Annette Bening: We heard about it, but it really didn't have any impact on what we we were doing. We were there as a cultural exchange, so we had no connection to anything political, no political aspirations. We had all of our meetings scheduled with all of our counterparts there, and we just proceeded on schedule.

THR: Did the people you were meeting with mention the demand?

Bening: No, they didn't. We were just talking about movies. We started our screenings. We had our Q&As. One of the first guys we all met at our first meeting was an actor, who had his on acting school in Tehran. I immediately said, 'Can I come visit your school?'. He was thrilled. We had an incredibly interesting visit. It was an acting school that would look familiar to any American actor in terms of what they were doing. They were working on improvisation, emotional truth. They were doing yoga, they were doing voice production, speech. They do emotional memory, they do all the things that we do. For people who know contemporary Iranian cinema, the remarkable thing about the great films is the reality of the acting, the naturalism. That was something we were all interested in learning about, how do they do that.

THR: So in a way the demand was like some of the statements our own politicians make when they find it useful to attack Hollywood.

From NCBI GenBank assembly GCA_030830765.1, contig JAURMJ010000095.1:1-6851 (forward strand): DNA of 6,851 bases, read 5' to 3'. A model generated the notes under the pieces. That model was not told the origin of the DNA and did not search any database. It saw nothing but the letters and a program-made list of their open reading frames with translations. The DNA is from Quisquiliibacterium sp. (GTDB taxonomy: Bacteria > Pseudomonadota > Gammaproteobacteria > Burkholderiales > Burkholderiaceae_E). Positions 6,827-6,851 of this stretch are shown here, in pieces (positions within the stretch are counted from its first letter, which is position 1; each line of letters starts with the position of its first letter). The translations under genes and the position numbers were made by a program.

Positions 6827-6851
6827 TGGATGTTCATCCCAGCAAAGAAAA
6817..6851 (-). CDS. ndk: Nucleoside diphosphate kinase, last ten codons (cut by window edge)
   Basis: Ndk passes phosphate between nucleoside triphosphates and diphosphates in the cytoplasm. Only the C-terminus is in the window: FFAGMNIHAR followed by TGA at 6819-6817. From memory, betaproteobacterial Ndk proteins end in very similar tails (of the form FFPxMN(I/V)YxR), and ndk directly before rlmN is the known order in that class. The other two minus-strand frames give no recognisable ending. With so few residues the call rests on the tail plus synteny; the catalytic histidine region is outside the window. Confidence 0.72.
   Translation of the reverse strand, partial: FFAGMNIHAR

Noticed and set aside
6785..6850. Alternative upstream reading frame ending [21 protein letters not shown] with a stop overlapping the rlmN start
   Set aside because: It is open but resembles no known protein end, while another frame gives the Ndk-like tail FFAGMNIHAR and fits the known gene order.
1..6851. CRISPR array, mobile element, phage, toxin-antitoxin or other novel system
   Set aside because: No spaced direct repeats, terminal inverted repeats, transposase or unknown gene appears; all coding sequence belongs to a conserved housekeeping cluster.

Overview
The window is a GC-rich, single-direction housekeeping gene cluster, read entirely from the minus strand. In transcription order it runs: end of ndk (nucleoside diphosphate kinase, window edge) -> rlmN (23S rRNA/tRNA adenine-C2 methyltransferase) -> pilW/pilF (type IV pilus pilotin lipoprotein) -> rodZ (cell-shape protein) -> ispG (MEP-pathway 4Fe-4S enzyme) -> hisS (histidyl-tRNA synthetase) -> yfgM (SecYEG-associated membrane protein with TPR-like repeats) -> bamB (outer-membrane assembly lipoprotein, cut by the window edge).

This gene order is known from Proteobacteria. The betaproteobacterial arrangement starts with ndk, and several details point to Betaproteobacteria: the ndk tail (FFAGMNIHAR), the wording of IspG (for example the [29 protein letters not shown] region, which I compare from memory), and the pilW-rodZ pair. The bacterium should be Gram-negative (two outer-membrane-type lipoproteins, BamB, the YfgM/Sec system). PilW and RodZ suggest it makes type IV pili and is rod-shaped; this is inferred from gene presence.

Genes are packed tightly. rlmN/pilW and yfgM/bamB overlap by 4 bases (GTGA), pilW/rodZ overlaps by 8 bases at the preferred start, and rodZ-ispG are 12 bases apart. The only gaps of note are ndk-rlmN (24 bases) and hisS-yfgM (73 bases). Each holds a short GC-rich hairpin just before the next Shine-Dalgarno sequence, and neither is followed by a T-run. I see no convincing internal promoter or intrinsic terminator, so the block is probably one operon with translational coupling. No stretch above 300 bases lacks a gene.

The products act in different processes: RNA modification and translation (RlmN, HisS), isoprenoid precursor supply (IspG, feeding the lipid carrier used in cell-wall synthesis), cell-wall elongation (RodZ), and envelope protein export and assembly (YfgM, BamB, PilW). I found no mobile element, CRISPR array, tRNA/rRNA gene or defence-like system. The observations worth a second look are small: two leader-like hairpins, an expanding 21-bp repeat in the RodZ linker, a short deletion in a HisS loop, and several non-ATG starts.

Bening: You're absolutely right. Which is why internal people, Iranians, really didn't pay a lot of attention. The relative impact of one comment or another to them isn't that significant.

THR: How familiar were the people you met with with each of you and your work?

Ganis: They were surprisingly up on not just our films. They tend to see American cinema whether it's underground or above ground. They knew all of us who were there. They knew "Kite Runner" from Bill Horberg. They knew Annette's body of work, Alfre's body of work. Sure enough, on the street, in an open-air market, there was a rack of DVDs and I found a bootleg version of "Mr. Deeds," a movie I did. Movies are very accessible to them, even though the government frowns on them and we don't send our movies there.

THR: Were they aware of the recent Academy Awards? Had they been rooting for anything?

Bening: Totally, completely.

Ganis: I don't know about (who they were rooting for), but they saw the show. I think they were happy that "Slumdog" won.

Bening: Obviously, the Academy Awards was a big subject for them. And we wanted to say, as best we could, to our compatriots there that we want them to participate not only in the Academy Awards but in our film festivals in general. We'd like to be able to facilitate them coming here more easily.

Ganis: Four of us -- Annette, myself, Phil and Frank are on the board of governors -- so we met with them as governors of the Academy to talk about our process as it relates to their process. They were curious about how we do things, pretty much from top to bottom.

Bening: They were very curious about how one becomes a member, what the criteria are. Also the rules for foreign language films. For example, one of our rules is a foreign-language film must play in its home country for one week and that poses obvious challenges in a place like Iran.

THR: What surprised you about what you learned about the state of their cinema.